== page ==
Team of the Week: Colgate
by Adam Wodon/Managing Editor
A trip to Europe this summer helped in more ways than one.
Colgate was coming off a horrid 2010-11 season, in which a team expected to do well, finished just 11-25-3. Most of those wins came near the end of the season, including a freak run to the ECAC final four.
The odds of carrying over the vibes from that strong finish were improved by Colgate's summer trip, something that's allowed once every four years. Returning players can participate — not recent graduates or incoming freshmen — and the team is allowed 10 practices together before heading to the trip.
"The timing couldn't be better," Vaughan said. "We spent 11 days in Italy and Switzerland. We had a chat about how the season ended and how to carry some of the positives forward. ... We went back to work in the middle of August."
That, combined with the late-season run last March, has helped Colgate get off to a 2-0 start, as it won the Maverick Stampede in Omaha, Neb., last weekend, defeating the home-town Mavs in the final game.
"A lot of times people say, 'last year was last year,' but frankly, it had an impact," Vaughan said. "We learned how to win again. The senior class was a big part of that, but there was only three of them."
That European trip was also helpful for Vaughan to sort out his penalty kill, which struggled for much of last season. He had a conversation with Italian national team coach Rick Cornacchia, a former college coach in Canada and someone Vaughan has known for a long time.
"We don't have a problem sharing information. We sat down before the second game over there," Vaughan said, discussing how the two shared tactics. "Our penalty kill is substantially better than last year already. They're buying into what we're doing. We have the personnel to play more aggressively."
The penalty kill allowed one goal on the weekend, but it also got a shorthanded goal from Austin Smith in the first period of the final game.
"The first night was a little sloppy, especially early," Vaughan said, talking about a 3-1 win over Robert Morris. "It was first game jitters for everyone. It was an entertaining game. I'm not sure it was well executed. But we found a way to win, which was good considering we didn't do that last year.
"The next night, the energy was elevated. We capitalized on their mistakes. We stuck to our game plan. That spoke to our maturity."
While the PK has improved, the power play is still searching for answers.
"Our power play has to get better, there's no two ways around that," Vaughan said. "We're very aware of that. We moved it around effectively but there weren't a lot of opportunities.
The top line of Smith, sophomore Chris Wagner and freshman Joe Wilson combined for three goals and six points on the weekend. The senior Smith, in particular, embodies Colgate's attempts to turn around its fortunes. After scoring 33 goals in his first two seasons in Hamilton, Smith had just 10 last year.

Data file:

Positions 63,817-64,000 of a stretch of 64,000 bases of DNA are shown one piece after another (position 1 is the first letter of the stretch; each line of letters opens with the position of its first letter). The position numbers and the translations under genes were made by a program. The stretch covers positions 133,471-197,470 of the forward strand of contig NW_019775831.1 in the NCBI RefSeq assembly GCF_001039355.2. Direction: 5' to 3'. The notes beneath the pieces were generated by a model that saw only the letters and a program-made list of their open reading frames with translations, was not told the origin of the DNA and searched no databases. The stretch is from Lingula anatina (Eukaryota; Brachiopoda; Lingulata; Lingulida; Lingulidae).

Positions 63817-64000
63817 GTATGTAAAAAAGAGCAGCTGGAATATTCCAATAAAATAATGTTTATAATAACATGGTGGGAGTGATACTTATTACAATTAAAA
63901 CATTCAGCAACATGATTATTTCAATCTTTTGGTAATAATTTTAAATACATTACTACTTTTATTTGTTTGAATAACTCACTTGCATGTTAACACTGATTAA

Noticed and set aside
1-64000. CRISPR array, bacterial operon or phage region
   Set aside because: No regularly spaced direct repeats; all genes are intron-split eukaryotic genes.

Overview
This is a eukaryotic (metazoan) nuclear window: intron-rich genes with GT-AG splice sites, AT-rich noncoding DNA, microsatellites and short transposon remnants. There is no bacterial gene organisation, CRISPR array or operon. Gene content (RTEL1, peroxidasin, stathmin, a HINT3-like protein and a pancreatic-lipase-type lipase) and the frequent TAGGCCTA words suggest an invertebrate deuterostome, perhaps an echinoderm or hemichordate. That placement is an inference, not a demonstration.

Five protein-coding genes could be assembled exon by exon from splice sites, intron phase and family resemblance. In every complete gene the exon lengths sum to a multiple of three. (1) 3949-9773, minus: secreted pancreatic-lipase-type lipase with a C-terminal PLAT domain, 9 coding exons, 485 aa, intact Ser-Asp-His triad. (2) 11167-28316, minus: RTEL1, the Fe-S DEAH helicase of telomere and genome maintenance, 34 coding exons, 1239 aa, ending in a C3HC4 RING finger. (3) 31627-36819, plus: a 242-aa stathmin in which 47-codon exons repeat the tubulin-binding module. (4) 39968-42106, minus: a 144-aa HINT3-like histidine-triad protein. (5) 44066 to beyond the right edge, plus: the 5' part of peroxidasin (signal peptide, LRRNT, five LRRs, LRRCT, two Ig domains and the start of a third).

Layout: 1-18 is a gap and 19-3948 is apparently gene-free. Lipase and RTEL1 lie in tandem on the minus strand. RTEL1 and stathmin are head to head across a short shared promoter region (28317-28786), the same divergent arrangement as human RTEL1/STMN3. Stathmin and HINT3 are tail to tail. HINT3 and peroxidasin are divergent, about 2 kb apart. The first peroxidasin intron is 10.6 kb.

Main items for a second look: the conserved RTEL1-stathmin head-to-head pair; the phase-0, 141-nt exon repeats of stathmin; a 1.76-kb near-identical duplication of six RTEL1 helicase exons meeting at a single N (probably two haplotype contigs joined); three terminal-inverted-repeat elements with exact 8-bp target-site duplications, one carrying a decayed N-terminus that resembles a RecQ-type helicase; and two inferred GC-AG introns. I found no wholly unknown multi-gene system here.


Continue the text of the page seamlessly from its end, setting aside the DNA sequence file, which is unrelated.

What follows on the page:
"He's more of a playmaker than goal scorer," Vaughan said. "He's a smart player. It's tough to take any individual off last year and say he had this or that wrong. We couldn't get it done collectively for the better part of the year. But he's still a talent, and him and Wagner have something going. You watch them in practice ... and they always seem to find each other."
Wilson, meanwhile, jumped right out with a pair of goals, including the game winner Saturday.
"We knew he could skate. He's just a beautiful skater," Vaughan said. "We needed someone who was going to keep up with the other guys. It was a pretty easy combination for us to put together. And they seem to be working well right now. He loves the game, he plays with a smile on his face."
Vaughan has seen a lot of ups and downs in 20 years behind the Colgate bench. With St. Lawrence's Joe Marsh out on an indefinite medical leave, Vaughan and Dartmouth coach Bob Gaudet are now the league's elder statesmen, though Vaughan has gone longer at one school. Each is closing in on 300 wins, with Gaudet at 299.
Vaughan is now at 296, and with Dartmouth idle until November, he has a chance to get to 300 first. But the schedule won't be easy, especially this weekend, when Miami comes to Hamilton for a pair of games.
But Vaughan welcomes the challenge, particularly because of how meaningful it is to get a team like Miami to come to Colgate.
"Scheduling is, in terms of wanting to get in the (NCAA) tournament, is every bit as important as recruiting," Vaughan said. "We have our challenges to get enough quality opponents, to get Miami in here is great. Not only for our program and the ECAC, but because of the way things are changing."
Vaughan said he became friendly with Miami coach Rico Blasi after serving on some committees together, and things evolved from there.
"I kept hounding him," Vaughan said. "Finally, he called me up two years ago and said we should do it. That's who it came about."
Vaughan hopes big programs will travel for road games once the whole college hockey landscape changes in two years.
"It's been a pet peeve of mine for a number of years," Vaughan said. "I understand the dynamics of it, the big building revenue. But I'm not sure it's in the best interests of the game. If we can find a way to balance it, that would be good."
As for how the changing landscape effects Colgate, Vaughan said he doesn't see any effect.
"The conversations that we're having (with recruits), I don't hear any of that," Vaughan said.